There are at least 3 films that have been released or are about to be released in the last few weeks before the presidential election that do not shed a good light on the PRI. Probably a coincidence.
The film "Colosio" was released yesterday portrays the killing of Luis Donaldo Colosio, the PRI candidate for President who was assassinated in March of 1994. Colosio was almost certain to be elected and has been compared to JFK both in his life and his death. He seemed to be loved by the people, had a beautiful wife, and the govt. story was that he had been assassinated by a lone gunman that shot him in the right temple and the left abdomen.
Although Colosio was the PRI candidate, and there was no other political party that had any power, the were different factions within PRI. Colosio had promised to reform the government system run by corruption and coercion. Some elements of PRI didn't like that very much. Even though Colosio had been handpicked by then President Carlos Sabinas, the most persistant rumor after the assassination was is that Colosio was shot on the orders of Salinas himself because of a speech Colosio gave, talking about the Mexican people "thirst" for justice and a bright future. According to this rumor Salinas felt those words marked a rupture between Colosio and him.
A few months later, Salinas' brother-in-law, José Francisco Ruiz Massieu, president of the PRI was also murdered in plain daylight in Mexico City, eliminating the two most visible and powerful official heads of the PRI in Mexico, Colosio and Ruiz Massieu.
The elder brother of former President Carlos Salinas de Gortari was arrested a few months later on charges of having ordered the assassination of Massieu.
How could all this happen when PRI was supposed to rule with such an iron hand. My over simplified explaination:
My convoluted plot line revolves around the cozy links between Mexico's powerful drug cartels and the ruling government's corrupt "narcopoliticians": During the presidency of Harvard-educated Carlos Salinas de Gortari, drug lords enriched venal officials at the highest levels of government, in return for their protection of the underground drug economy; when reform-minded politicians, even though members of PRI, threatened to put an end to the graft, narcopols in the ruling party had them bumped off; finally, the inevitable coverups and denials began.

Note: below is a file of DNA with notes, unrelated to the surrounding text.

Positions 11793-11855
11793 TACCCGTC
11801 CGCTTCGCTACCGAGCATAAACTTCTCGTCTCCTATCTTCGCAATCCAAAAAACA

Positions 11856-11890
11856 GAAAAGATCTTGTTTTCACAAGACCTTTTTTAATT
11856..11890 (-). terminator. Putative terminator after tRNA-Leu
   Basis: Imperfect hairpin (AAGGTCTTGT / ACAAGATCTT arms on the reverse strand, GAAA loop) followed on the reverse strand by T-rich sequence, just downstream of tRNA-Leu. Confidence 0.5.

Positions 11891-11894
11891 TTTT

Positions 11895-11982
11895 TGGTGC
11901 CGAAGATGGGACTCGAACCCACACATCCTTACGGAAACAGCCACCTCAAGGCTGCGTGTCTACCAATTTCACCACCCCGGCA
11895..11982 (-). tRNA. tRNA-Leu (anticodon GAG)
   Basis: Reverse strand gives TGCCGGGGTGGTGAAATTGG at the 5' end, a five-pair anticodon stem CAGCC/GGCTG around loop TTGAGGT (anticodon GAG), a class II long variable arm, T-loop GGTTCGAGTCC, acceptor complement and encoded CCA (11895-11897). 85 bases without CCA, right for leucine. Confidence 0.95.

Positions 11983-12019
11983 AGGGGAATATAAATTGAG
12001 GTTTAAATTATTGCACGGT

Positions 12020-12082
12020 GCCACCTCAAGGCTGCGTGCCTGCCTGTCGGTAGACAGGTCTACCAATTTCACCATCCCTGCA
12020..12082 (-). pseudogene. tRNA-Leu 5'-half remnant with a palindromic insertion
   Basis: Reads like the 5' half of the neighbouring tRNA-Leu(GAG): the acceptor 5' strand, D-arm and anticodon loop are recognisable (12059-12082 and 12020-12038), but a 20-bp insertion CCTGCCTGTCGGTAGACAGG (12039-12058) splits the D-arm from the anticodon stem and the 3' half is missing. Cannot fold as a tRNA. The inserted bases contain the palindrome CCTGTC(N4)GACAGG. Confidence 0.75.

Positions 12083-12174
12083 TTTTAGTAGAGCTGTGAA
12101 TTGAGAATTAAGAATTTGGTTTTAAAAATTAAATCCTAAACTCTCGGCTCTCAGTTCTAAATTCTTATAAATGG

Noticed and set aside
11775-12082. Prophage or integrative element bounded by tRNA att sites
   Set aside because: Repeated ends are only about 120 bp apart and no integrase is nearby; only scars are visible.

Pena Nieto is surely aware of the this history of PRI. How truly independent do you think he will be as the "new face" of the party?
n the end, Colosio's slaying indirectly helped pave the way for the PRI's ouster. President Carlos Salinas de Gortari chose a technocratic Cabinet minister, Ernesto Zedillo, to replace Colosio as candidate. And it was Zedillo who as president did what was long unthinkable in the PRI. He quickly recognized the opposition had won the 2000 election, squashing any attempts to rig the results, and as a result, Vicente Fox of PAN was elected.
The other new feature film, "Machete Language," tells of a fictional couple that witness police brutality after a clash with flower vendors in 2006 in Mexico State, where Pena Nieto was governor.
The documentary, "Gimme the Power" by the band Molotov, describes the history of rock and roll in Mexico and government censorship of musicians who tried to sing about the country's ills.
The documentary stretches back to a rock and roll festival that drew some 200,000 fans to the shores of Mexico state's Lake Avandaro in 1971. The signal of the live radio broadcast of the concert was cut after the audience began shouting "We have the power! We have the power!" PRI-controlled governments largely banned rock concerts well into the 1980s.
I couldn't find and complete Youtubes of the movies, but you can watch some of the "trailer" there.
Thank you for this historic background info, ACI. I only am familiar in general terms with the past politics of Mexico and am just slowly learning all the names and connections. You are really helping me!